You can never tell when disaster may strike or in what form. Recent years have seen strange and violent shifts in weather including monsoon type rains followed by massive flooding, tornados, hurricanes, blizzards and tsunamis. There is always the possibility that you may be forced from your home with just a few minutes to gather up what items you will need to survive. Thus the 72 hour kit comes in.
The 72 hour kit is just what it says. It is seventy two hours of survival supplies so that you and your family can weather out a disaster until emergency relief can reach you. Here are some ideas for your kits.
To start with, everyone in the household should have their own personal kit including any infants or pets that you have. There should also be a kit of shared items that the entire family uses. This prevents over packing of common items. So let’s start with the family kit.
The family kit consists of the following:
- solar or hand crank radio
- Can openers
- Dishes and utensils
- Pen and Paper
- Axe and/or saw
- Pocket knife
- 50’ of rope (1/4’ hemp)
- Duct tape
- Toilet Paper (enough for entire group for three days, store in water proof/mouse proof container)
- Cleaning supplies including bar soap, dish soap, hand sanitizer, shampoo (note: to avoid cross over smells purchase unscented products)
- Personal papers (including wills, birth certificates, passports, social security cards, insurance policies) and money (in watertight container)
- Credit cards
- Pre-paid phone cards
- First Aid kit (family size with sam splints and extra bandages)
- Personal camp stove (with spare fuel) for boiling water for food pouches and for washing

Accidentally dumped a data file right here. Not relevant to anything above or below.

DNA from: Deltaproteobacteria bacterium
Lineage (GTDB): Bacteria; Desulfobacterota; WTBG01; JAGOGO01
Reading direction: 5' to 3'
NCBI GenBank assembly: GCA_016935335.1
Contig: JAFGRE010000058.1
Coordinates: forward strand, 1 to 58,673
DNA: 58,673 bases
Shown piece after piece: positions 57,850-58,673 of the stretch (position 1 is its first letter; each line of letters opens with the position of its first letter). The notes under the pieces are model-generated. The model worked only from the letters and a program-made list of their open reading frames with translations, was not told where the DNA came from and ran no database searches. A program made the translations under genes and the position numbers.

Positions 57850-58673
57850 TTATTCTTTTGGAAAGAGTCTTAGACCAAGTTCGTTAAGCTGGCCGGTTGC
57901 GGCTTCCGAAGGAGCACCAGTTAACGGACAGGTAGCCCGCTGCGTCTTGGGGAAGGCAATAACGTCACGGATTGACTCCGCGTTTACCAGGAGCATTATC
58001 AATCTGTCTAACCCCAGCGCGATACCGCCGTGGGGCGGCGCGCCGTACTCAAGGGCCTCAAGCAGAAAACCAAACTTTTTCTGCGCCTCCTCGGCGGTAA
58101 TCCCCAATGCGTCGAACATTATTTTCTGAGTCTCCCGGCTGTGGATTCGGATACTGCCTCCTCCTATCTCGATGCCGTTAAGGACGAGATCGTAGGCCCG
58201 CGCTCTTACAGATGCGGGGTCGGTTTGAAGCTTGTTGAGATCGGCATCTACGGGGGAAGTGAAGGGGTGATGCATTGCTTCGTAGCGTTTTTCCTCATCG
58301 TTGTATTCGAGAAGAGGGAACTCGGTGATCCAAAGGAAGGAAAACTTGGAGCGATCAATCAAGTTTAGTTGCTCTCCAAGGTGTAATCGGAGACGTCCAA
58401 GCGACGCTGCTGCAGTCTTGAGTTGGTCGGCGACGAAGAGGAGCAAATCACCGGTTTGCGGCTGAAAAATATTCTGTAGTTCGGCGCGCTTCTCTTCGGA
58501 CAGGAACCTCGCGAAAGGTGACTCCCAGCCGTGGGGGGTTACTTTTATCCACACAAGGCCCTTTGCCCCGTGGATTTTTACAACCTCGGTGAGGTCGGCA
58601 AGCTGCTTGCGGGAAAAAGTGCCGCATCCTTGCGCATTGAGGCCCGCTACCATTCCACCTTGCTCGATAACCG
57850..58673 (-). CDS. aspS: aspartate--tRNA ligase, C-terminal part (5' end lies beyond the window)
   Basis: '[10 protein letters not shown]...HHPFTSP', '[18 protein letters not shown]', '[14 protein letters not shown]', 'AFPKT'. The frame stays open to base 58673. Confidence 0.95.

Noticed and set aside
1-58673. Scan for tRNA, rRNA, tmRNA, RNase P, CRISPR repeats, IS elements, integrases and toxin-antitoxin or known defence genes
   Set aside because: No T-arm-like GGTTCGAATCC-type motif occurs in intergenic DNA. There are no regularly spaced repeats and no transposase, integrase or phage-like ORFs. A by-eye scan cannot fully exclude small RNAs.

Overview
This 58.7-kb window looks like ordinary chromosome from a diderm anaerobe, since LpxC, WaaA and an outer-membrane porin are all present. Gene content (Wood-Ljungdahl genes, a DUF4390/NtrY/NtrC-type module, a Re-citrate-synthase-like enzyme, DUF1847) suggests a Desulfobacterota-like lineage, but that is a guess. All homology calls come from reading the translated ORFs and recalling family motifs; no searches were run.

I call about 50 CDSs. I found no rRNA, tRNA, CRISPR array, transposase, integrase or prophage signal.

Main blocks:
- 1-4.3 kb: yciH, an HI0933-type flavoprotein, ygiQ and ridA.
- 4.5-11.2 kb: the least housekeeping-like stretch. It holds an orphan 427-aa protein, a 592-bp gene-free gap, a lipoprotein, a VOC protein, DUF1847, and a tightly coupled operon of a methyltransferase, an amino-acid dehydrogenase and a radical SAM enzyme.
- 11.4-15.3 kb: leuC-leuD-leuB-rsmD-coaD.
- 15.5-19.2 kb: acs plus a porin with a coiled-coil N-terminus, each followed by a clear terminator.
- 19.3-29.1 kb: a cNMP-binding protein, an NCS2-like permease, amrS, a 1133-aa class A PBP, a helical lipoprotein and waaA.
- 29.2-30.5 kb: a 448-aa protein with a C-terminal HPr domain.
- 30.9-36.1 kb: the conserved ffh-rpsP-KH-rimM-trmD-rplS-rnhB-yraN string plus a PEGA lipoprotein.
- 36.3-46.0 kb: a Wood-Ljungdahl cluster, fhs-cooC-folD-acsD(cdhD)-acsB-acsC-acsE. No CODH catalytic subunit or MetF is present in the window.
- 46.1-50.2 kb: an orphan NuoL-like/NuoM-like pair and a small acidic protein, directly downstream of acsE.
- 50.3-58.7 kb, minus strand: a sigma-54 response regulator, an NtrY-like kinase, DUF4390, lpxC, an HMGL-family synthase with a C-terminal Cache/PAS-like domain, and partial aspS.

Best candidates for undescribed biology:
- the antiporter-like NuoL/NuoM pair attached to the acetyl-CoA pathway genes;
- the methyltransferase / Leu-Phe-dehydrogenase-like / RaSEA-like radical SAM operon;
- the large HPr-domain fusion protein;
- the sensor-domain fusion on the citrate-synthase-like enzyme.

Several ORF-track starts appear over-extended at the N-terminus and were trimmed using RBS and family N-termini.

- Water-proof matches
- One extra meal per person
- Duffle bags or back packs to store everything near the door
- Some type of shelter, either a large camp fly or easy to erect tent or tents that will house everyone.
- One extra gallon of water
- Water purification kit (either pills or mechanical filter system)
Your personal kit should include:
- Change of clothing (to match the weather)
- Rain gear
- Blankets and or sleeping bag
- Cloth sheet
- Plastic sheet
- Prescription medications (three day supply)
- Water (minimum of one gallon per person per day for drinking and hygiene)
- Toilet kit (tooth brush and paste, wash cloth, towel, hair brush, deodorant, eye drops). For women, feminine hygiene products
- Reading material, games, puzzle books
Should include items that are easy to prepare with high energy such as Protein/Granola bars, Trail mix, Dried Fruit, Cereals, canned meats and tuna fish, Meals Ready to Eat (MREs are available from most surplus stores). If you have a ready water supply or are willing to carry extra water, dehydrated camp meals offer good variety and good energy ratio
Keep your vehicle maintained at all times and have a least one five gallon jerry can of gasoline stored safely in the garage.
As a family experiment, spend a day or two camping in the back yard or at a local campground using only what items you have at hand (no sneaking back to the house or to a store). When you return home, make a list of what items were unnecessary and what items you had forgot and needed.
Have all bags packed, ready and within easy reach (a closet next to the back door is perfect).
Check the bags every six months and update any date expired items, replace the bottled water, launder clothes and check for fit, replace medications, make sure all personal documents and credit cards are up to date. Check for any leaks or breakage that can contaminate other items.
They say that the best 72 hour kit is the one that is never used, but what a relief it would be if the need should arrive and you are packed and ready to go at a moment’s notice.
This article is the first of a series. Later articles will deal in detail as to what to specifically pack. To receive notification of these articles, simply subscribe by clicking the button above and you will receive e-mail notification of future writings on this subject.